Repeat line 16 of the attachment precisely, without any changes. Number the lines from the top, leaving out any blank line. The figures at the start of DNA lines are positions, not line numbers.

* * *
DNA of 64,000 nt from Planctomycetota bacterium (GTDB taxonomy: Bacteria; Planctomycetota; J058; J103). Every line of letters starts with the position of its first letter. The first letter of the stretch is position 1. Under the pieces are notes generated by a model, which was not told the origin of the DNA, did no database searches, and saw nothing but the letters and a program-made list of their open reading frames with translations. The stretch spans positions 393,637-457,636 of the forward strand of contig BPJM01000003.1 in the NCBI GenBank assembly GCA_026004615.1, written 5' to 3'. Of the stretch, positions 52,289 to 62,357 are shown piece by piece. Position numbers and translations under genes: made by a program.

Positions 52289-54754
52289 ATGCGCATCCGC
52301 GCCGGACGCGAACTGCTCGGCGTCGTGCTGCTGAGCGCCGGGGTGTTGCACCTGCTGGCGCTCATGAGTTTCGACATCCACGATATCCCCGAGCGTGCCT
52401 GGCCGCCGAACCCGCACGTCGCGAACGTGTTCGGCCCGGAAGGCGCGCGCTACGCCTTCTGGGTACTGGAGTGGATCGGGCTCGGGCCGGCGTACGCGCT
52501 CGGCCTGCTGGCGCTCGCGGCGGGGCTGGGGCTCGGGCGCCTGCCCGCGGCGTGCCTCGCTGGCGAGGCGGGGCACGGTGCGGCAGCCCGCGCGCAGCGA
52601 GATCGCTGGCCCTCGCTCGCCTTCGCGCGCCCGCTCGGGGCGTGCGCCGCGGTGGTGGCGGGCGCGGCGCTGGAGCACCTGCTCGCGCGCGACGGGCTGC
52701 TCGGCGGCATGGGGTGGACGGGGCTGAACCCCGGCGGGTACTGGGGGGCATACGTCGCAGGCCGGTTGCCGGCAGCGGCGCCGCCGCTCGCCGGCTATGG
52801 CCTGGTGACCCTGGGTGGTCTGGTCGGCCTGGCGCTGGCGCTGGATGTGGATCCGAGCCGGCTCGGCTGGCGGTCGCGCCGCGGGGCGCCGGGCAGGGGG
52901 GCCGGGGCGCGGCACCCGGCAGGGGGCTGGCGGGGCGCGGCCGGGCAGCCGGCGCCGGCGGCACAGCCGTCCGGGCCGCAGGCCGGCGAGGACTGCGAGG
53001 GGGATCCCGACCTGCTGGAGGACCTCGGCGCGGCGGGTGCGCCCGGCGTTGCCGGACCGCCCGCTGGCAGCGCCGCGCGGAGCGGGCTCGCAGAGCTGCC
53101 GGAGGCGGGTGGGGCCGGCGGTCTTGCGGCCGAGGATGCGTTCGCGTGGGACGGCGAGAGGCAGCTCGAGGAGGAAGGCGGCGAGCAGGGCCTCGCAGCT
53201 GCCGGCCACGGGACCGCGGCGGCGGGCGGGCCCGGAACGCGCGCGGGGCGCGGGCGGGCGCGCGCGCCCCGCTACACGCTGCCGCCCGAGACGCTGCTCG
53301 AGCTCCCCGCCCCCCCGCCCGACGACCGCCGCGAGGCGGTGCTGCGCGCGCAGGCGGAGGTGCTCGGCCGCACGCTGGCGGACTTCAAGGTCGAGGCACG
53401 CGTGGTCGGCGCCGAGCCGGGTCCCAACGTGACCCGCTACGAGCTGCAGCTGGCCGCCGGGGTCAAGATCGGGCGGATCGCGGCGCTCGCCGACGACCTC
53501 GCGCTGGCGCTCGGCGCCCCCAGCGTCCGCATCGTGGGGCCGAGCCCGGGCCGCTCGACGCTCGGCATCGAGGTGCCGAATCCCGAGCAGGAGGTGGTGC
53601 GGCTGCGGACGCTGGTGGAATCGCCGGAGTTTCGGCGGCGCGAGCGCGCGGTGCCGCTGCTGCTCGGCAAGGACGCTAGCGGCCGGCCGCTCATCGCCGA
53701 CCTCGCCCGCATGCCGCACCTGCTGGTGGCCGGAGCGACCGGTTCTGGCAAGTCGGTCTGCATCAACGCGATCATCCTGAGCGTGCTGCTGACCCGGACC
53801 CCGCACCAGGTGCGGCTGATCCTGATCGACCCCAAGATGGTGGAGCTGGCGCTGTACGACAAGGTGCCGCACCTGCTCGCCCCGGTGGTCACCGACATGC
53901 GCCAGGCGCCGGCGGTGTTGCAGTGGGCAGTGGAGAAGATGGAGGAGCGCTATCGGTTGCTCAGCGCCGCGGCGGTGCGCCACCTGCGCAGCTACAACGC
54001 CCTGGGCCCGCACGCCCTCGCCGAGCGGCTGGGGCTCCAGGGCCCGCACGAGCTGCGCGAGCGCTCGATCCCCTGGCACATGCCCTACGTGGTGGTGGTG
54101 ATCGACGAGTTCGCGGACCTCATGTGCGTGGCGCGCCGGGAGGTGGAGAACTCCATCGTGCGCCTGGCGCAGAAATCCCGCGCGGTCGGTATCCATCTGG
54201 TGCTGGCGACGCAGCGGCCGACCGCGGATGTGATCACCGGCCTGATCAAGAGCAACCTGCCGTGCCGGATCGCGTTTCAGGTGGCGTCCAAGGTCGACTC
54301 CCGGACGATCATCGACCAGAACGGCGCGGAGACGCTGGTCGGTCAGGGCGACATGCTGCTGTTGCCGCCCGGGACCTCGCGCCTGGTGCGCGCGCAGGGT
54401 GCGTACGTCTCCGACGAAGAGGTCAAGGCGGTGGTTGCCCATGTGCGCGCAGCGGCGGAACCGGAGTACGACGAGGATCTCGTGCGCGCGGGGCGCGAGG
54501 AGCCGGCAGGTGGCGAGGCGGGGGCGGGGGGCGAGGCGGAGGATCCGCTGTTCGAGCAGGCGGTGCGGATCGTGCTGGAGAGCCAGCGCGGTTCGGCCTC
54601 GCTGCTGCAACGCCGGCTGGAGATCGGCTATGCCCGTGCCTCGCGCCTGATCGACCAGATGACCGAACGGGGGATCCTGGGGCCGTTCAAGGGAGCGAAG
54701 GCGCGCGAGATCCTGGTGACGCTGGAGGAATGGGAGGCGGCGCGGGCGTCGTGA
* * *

53501 GCGCTGGCGCTCGGCGCCCCCAGCGTCCGCATCGTGGGGCCGAGCCCGGGCCGCTCGACGCTCGGCATCGAGGTGCCGAATCCCGAGCAGGAGGTGGTGC